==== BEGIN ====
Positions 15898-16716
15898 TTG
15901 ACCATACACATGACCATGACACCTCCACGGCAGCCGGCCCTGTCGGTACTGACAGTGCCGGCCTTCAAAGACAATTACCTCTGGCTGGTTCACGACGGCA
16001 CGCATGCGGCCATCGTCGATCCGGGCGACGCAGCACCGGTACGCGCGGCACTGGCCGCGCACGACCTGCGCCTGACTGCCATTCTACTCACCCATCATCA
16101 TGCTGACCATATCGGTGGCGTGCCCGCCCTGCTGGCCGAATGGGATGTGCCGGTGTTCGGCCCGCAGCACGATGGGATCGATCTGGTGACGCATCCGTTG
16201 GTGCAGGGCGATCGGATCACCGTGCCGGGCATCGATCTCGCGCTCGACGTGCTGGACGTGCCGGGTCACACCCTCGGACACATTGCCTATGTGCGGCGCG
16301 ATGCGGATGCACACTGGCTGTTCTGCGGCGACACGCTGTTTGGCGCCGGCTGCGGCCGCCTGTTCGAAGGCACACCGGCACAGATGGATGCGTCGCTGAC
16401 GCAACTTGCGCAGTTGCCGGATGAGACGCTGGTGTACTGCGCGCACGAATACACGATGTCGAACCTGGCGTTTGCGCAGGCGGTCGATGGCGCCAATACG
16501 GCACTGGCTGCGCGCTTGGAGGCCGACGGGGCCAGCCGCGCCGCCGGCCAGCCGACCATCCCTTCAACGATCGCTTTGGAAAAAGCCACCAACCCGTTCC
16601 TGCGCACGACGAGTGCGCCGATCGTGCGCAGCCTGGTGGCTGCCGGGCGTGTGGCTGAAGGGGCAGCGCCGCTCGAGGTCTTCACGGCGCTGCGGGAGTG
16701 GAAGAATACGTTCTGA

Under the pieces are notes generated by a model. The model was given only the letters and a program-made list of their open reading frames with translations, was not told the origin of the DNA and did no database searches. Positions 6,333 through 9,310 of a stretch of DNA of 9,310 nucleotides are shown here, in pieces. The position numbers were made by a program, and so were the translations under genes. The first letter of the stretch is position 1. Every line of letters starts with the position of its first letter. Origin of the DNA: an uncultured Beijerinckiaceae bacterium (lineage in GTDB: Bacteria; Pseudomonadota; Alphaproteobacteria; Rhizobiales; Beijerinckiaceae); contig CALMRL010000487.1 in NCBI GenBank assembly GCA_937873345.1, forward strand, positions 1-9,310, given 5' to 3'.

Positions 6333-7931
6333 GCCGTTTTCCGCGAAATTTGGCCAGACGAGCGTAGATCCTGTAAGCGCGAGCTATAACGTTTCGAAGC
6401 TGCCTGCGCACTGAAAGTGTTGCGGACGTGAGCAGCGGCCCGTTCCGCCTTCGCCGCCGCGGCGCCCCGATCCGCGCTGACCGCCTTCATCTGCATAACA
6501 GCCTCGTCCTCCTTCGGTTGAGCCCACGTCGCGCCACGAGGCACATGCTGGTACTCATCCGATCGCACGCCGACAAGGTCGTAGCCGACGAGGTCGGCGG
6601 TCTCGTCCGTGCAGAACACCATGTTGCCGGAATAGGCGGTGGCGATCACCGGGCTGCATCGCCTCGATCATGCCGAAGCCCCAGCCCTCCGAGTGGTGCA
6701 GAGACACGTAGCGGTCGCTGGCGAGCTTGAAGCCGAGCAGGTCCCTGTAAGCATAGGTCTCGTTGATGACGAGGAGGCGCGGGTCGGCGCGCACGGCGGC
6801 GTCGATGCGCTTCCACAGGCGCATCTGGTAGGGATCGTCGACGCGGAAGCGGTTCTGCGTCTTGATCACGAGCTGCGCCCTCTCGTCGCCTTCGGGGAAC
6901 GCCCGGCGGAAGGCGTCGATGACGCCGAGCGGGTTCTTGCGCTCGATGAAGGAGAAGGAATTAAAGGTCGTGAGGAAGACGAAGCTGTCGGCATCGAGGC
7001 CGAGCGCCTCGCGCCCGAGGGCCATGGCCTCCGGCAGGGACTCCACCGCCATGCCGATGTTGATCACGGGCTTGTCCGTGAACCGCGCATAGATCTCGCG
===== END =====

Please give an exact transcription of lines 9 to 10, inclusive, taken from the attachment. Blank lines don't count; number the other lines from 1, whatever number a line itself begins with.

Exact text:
16501 GCACTGGCTGCGCGCTTGGAGGCCGACGGGGCCAGCCGCGCCGCCGGCCAGCCGACCATCCCTTCAACGATCGCTTTGGAAAAAGCCACCAACCCGTTCC
16601 TGCGCACGACGAGTGCGCCGATCGTGCGCAGCCTGGTGGCTGCCGGGCGTGTGGCTGAAGGGGCAGCGCCGCTCGAGGTCTTCACGGCGCTGCGGGAGTG